Yet, when I hear songs with silly ass phrases like, “I want a red-bone girl” as if that is the utopia of existence or receive a flyer from a club promoter captioned “Light Skin vs. Dark Skin” or when some pro-black guy tells me I am too light and act “too white”, I am reminded that colorism is a real and unfortuante phoenmen .  Some folks call it color struck. And many proudly proclaim their preference as if it is a score board around somewhere. And everybody has the right to their preference about melanin, nothing wrong that.  Then again, maybe everything is wrong with that.


Seriously, Why is Wearing the Same Outfit Twice (or Thrice) in a Row a Bad Thing?

Yesterday I found myself pulled in a heated debate about clothes. I chose to wear the same outfit that I wore on Saturday for Sunday because, well, I liked it and giving my incredibly busy schedule, it was the one thing I did not have to think about. The outfit was clean and appropriate for the occasion, yet I was told that it was not cool to wear the same clothes consecutively.

This person and I found middle ground on the issue, probably with both of us still in our shit about it but it really got me to thinking – what is so wrong with wearing the same outfit two or three days in a row if it is clean and you don’t see the same people?

When I asked this question, the only answer I got was,”It is not cool,” later followed up with because I was too beautiful to do so. Both answers seemed very ambiguous and I honestly think it had more to do with fear of how I would be perceived by others.

American culture is one of the most superficial. Celebrities make headlines if they wear the same outfit twice, an analytical article is written about the state of their mental health if it is more times than that.

The rules I grew up with was as long as the same people didn’t see the outfit and it was clean, it was okay to wear it a consecutive day. However, why is that rule? What does it mean if a person chooses to wear the same outfit every single day as long as it is clean?

I know, some of y’all are probably giving me major side-eye, but hear me out. Of course, there are some, a lot of women who love clothes and fashion. It is basically a religion, so wearing the same outfit more than once could probably be considered blasphemy. However, what about the rest of us? Folks like me who are putting 60+ hours a week and barely have time to sleep. Is it so bad if I choose to wear the same outfit more than once in a short period of time?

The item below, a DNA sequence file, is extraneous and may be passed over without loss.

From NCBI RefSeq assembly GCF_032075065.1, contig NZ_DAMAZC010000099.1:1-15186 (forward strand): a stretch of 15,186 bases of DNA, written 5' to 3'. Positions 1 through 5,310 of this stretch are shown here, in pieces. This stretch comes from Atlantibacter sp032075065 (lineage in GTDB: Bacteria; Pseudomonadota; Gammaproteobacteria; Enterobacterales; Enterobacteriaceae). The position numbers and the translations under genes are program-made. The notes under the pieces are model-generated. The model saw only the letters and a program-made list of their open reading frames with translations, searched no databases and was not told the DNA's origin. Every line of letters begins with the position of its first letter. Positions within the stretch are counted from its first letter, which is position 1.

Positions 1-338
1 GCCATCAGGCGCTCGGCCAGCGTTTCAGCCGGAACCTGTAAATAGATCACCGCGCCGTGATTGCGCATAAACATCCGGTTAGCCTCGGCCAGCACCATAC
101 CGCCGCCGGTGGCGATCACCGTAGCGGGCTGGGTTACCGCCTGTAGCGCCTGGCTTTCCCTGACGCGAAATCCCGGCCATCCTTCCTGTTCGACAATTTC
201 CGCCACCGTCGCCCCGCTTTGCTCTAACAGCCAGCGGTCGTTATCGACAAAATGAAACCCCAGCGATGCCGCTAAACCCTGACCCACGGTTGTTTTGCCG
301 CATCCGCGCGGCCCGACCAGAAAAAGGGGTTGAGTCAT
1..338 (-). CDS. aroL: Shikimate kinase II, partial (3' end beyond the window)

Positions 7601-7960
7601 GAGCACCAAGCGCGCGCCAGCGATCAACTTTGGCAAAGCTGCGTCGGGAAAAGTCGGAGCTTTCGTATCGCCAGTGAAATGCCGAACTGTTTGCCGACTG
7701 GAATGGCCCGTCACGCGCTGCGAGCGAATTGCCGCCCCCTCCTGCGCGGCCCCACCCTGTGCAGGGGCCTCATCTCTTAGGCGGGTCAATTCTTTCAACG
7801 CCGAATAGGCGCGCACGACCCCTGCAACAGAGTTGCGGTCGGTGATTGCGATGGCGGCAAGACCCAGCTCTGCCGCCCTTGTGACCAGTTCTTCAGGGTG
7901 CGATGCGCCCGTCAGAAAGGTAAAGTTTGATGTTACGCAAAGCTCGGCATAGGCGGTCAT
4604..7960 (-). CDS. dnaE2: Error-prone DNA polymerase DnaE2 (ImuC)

What does it mean? I’ll tell you what it means…nothing. Absolutely nothing. Only that, that is what I wanted to do. If any assumptions, beliefs or judgements are formed about me because of this very common practice, that says more about the person doing the judging than it does about me.

However, in the moment, it doesn’t feel that way. Y’all know it goes. We can give these speeches all day about why other people’s opinions don’t matter…except, they do. At least initially, otherwise, there wouldn’t be a speech necessary to give. And I think that’s how I felt in that moment when I was “scolded” for choosing to wear the same outfit a second (and possibly a third) time in a row. I felt the need to give the “Your opinion does not matter,” speech.

Later, this person did apologize. I’m sure how they see the world and their customs are just as fundamental as my commitment to challenge them. It is not easy choosing to be a free agent in this life. It seems that people are often pulling at me to define myself by their standards. I am not innocent of this.

As my grandmother once said, “I am consistently inconsistent.” We are all paradoxical at heart and more than that, we are human. We have all customs, attitudes and beliefs drilled into us from the very moment we take our first breath.

So even though I was extremely triggered yesterday by this very trivial, yet very much needed incident, it actually provided an opportunity for me to look at certain beliefs and customs I have and ask myself, “Is this belief or value truly serving me? Or do I just practice it because I was told I was supposed to and fear the social stigmatization if I don’t?”

So what are your thoughts on this? Do you think it is “low class” to wear the same outfit two or three days in a row?

Are “Black” Women the LEAST Desired in Online Dating? OKCupid Thinks So…

Every year it seems that some set of statistics come out with the unconscious intention of crushing “black” women’s confidence. The stats from Online Dating Site “OK Cupid” seems to be the ring leader this time around.
Okay, so I know that OKCupid is not responsible for their customer’s personal preferences, but I have a serious problem with the skewed, absolute way the information is presented.

On the wrong day, a woman can read those stats and interpret them in a very unhealthy way, I know, I was once one of those women. So after a lot of soul searching, I got busy and did some research of my own.
What I found was very interesting and proved that stats, like most other things in life, should be taken with a grain of salt.

Hit play below to watch as I break down what these numbers REALLY mean!

Women, Stop Letting Your Boyfriend Beat Your Children!

Hit play below to watch this episode of “One Chick Army”!

<script src=””></script>

What do Dominique Smith, Jillian Tate, and Chante’ Hays have in common? They were all young women who fell in love, trusted in love and sold-out for love. The sacrifice? Their children. Each woman moved a man into her home.  He was quickly promoted to “Daddy” but the dream didn’t last long.  

The bruises started to appear. The burns.  She noticed the marks, but chose to ignore them because if she confronted him, she feared being abandoned and alone.  Soon after, she rationalized the abuse, lied to herself until she could no longer lie anymore – because her child is now dead; beat to death by the man whom she thought she could trust, whose love she so desperately craved.